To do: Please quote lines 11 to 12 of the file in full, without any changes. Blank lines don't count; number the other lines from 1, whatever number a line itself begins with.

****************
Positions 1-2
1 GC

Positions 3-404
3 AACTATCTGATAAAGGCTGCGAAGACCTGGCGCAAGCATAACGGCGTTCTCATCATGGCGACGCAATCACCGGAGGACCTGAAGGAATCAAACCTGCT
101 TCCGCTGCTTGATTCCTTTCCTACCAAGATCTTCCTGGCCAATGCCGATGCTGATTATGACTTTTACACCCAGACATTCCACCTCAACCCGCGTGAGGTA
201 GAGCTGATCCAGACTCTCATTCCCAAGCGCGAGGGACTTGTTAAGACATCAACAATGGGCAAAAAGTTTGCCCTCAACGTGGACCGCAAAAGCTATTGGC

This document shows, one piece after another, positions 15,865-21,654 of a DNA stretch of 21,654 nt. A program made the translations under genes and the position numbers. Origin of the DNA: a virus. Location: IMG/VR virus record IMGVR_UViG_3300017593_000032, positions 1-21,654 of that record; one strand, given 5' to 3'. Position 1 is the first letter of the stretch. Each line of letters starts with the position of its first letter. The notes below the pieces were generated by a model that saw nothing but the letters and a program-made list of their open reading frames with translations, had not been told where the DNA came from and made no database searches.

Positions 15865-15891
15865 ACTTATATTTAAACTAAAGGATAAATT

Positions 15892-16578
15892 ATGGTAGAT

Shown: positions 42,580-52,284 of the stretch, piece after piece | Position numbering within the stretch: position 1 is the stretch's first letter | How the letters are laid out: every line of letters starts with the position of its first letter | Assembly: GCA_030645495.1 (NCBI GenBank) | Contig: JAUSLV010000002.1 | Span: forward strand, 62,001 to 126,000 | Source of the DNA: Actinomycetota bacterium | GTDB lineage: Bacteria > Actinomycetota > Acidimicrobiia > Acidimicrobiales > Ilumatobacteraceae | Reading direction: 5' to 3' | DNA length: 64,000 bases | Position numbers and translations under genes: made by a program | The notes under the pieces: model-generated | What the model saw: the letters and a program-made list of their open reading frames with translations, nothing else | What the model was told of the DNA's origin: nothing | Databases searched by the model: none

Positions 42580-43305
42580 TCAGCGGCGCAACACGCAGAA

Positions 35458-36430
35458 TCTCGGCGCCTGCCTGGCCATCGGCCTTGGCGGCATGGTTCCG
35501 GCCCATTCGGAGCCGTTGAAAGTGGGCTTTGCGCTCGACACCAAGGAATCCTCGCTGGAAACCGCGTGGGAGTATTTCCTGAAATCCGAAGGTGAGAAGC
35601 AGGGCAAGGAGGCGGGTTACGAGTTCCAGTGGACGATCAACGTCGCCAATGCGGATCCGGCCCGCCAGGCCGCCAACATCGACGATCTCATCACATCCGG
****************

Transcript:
15892 ATGGTAGAT

Shown: positions 42,580-52,284 of the stretch, piece after piece | Position numbering within the stretch: position 1 is the stretch's first letter | How the letters are laid out: every line of letters starts with the position of its first letter | Assembly: GCA_030645495.1 (NCBI GenBank) | Contig: JAUSLV010000002.1 | Span: forward strand, 62,001 to 126,000 | Source of the DNA: Actinomycetota bacterium | GTDB lineage: Bacteria > Actinomycetota > Acidimicrobiia > Acidimicrobiales > Ilumatobacteraceae | Reading direction: 5' to 3' | DNA length: 64,000 bases | Position numbers and translations under genes: made by a program | The notes under the pieces: model-generated | What the model saw: the letters and a program-made list of their open reading frames with translations, nothing else | What the model was told of the DNA's origin: nothing | Databases searched by the model: none